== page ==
warning: sporadically I post these warnings. These are random thoughts that should encourage further research. I can’t be bothered to make my thoughts formatted and all that. I just think of it as bullshitting and experimental. Not an expert on Hegel or anything; some of it is made up.
Some stuff on Hegel I’ve been reading recently:
- Kojeve’s Introduction to the Reading of Hegel
- Emmanuel Renault, Dewey’s Relations to Hegel
- H. G. Townsend, The Pragmatism of Peirce and Hegel
- Longuenesse, Hegels Critique of Metaphysics
For a while I had a blog and I finished it after reading Hegel because of reasons. Regardless, looking back the blog turned out to be a bum ass version of the Nietzschean return. Meaning that within the context of Hegel, I just reached a similar conclusion to Nietzsche. Which is surprising because I never really like Nietzsche.
I looked up the overperson online and where we differ is that I associated Hegel’s wise man as Socratic rather than Nietzschean.
Hegel’s Wise Man- Hegel is writing philosophy and he does a sort of Cartesian meditation. But rather than focus on the Cartesian subject (the “I”), Hegel focuses on the second part, the method of meditation.
Hegel studied the methods of various philosophers, studying various systems of understanding, interpretation and morality (among other stuff, these people were well educated). What he decided to focus on was not their individual conclusions but by which “action” or “event” did we arrive at conclusions.
What Hegel does then is. This dude is pretty ambitious but also a lot smart people say he’s right. He’s like an academic Buddha and pretty psychedelic. Hegel shrinks himself and then he goes inside all these different thinkers and examines their thought process. It’s like a Magic School Bus episode but with a lot more German words.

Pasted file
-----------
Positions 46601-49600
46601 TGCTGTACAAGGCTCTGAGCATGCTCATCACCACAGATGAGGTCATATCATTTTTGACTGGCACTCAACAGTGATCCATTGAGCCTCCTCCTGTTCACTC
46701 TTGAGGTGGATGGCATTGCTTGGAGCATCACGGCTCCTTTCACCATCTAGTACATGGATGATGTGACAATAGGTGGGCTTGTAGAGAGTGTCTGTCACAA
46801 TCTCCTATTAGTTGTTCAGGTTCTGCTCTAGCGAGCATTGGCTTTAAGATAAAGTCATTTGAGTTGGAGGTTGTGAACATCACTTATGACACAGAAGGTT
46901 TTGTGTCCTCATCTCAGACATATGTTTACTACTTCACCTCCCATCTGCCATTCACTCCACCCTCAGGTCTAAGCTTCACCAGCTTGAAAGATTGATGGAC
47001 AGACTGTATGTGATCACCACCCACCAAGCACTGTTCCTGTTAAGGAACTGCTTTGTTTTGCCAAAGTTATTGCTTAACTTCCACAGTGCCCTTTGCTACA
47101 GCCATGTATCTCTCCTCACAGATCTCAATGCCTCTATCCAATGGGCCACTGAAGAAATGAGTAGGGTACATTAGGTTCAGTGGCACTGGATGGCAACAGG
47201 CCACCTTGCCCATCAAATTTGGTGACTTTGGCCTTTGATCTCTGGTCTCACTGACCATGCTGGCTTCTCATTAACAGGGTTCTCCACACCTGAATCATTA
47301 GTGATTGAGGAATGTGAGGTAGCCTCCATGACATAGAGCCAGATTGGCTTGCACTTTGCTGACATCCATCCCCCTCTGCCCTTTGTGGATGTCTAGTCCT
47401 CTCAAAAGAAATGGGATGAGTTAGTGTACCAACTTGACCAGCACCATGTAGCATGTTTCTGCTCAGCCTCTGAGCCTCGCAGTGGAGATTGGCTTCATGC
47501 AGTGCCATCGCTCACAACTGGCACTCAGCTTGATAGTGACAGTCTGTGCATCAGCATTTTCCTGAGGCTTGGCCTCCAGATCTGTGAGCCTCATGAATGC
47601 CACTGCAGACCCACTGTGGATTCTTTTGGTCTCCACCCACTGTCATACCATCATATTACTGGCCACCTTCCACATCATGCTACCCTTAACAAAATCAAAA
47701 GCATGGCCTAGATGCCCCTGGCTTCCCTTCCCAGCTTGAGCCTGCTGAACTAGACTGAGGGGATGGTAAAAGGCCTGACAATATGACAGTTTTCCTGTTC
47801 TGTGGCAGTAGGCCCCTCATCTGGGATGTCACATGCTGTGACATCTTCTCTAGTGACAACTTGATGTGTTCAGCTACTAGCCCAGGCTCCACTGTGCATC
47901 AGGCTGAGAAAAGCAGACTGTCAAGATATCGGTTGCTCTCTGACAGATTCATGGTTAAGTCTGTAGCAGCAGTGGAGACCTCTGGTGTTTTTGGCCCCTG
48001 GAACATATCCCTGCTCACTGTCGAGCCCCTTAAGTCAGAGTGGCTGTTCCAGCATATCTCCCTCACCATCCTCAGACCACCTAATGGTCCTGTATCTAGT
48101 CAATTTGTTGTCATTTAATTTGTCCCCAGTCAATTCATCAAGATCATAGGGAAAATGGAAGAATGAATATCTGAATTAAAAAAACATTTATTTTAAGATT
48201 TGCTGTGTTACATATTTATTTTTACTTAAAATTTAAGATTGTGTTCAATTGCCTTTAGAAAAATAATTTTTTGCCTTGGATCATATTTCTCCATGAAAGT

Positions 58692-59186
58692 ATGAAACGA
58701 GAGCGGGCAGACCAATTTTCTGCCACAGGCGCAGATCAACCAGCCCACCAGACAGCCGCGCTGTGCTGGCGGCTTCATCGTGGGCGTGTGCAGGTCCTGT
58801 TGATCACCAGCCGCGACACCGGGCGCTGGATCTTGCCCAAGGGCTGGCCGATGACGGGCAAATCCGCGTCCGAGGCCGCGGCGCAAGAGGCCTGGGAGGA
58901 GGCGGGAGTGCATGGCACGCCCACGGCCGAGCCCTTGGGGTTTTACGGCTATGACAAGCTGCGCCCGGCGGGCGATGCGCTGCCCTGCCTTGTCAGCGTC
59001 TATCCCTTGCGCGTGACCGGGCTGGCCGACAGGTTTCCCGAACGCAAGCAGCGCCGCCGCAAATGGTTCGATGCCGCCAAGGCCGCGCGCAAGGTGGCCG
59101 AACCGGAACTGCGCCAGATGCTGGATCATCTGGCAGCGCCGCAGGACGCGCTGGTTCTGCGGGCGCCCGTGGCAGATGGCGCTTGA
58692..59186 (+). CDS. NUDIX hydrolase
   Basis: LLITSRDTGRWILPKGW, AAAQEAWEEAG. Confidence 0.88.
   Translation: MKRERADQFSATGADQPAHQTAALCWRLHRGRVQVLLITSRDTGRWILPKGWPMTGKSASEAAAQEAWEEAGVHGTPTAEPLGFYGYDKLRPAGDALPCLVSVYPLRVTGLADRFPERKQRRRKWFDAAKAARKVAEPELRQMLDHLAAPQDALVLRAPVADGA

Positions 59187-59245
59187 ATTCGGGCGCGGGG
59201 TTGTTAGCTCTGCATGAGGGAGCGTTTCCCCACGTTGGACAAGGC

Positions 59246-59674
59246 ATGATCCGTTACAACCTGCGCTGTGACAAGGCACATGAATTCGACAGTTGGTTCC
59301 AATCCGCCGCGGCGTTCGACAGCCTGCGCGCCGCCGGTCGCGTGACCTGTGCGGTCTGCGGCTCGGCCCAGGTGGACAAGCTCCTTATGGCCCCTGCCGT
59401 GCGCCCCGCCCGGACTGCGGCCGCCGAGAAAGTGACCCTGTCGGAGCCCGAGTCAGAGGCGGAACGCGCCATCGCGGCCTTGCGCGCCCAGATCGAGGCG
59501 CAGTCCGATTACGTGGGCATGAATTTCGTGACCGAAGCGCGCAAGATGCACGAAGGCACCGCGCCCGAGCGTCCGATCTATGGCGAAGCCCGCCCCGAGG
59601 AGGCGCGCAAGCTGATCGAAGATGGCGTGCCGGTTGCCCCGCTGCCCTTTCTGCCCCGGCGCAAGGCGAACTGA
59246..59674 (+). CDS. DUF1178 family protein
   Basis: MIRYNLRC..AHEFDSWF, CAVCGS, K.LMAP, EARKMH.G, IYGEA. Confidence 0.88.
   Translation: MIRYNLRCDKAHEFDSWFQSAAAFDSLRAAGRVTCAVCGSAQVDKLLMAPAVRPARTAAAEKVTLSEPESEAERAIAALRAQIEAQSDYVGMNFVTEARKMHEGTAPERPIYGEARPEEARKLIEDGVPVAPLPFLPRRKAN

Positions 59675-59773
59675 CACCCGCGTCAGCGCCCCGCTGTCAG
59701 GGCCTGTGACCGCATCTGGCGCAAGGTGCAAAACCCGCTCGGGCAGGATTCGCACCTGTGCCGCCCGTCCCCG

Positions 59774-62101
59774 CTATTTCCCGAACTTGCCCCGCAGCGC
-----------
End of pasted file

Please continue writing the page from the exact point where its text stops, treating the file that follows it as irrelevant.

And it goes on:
He ends by saying it’s all bullshit but that there’s wisdom within the bullshit. And that a “wise person” is able to discern the wisdom.
Obviously here is where Nietzsche defines the wise person as the overperson. Although, me being an admirer of Socrates, I thought Hegel was thinking about Socrates and concluded that the answer to Hegel’s wise man is within Plato’s Republic and precisely within the egoism/humility of Socrates as a practitioner of the dialectic. And it wasn’t like I was jumping to conclusion, Hegel mentions precisely dialectic as a source of truth.
This is where I realized I had confused Nietzsche’s mad man with the overperson for a long time. Nietzsche’s mad man is modeled after Diogenes. Diogenes was called a Socrates gone mad. Thus the dialectical connection. But Nietzsche hated Socrates. Not sure what the drama was about but Nietzsche’s response to Hegel was the overperson.
Overperson — The overperson is someone who has gone above and beyond the ethical and spiritual reasoning of the common person.
One interpretation — The common person revolves around the Sun. The overperson can break out of orbit and create it’s own system of perpetual power just from sheer Will. In this new orbit, the overperson is a free and sovereign citizen at last. Who’s going to join them? Nietzsche may have been influenced by Max Stirner’s The Ego and Its Own, also.
To recap — Philosophy has always been after the context or situation needed to determine Why we exist. Why are we here? Throughout its history, philosophers offered various answers to various questions that aimed to address the topic of existential questions. Hegel, using the 2 millennia-plus buildup of all these systems of processing conclusions, used words to describe the system, the one system, that hosted all others. The ultimate system.
Hegel called this system the Spirit. “Spirit” is related to sprite, like the drink. So shakeup a soda and open it up and it comes gushing out. That’s the Spirit. It’s a force, an explosion, a pushing forward.
This explosion that was probably set off by the big bang followed the path of least resistance if we are to play science. And here we are. Somehow the Spirit moved itself in such a way that it finds itself in this particular motion.
The Spirit is motion. It’s constantly moving. As a species, our biological response was a system that processed information in such a way that the information we processed was part of our response.
Meaning animals that are less conscious of a mental “I” know to run when certain triggers go off. Humans, however, can “see” future possibilities within the action before the action takes place. This is very controversial.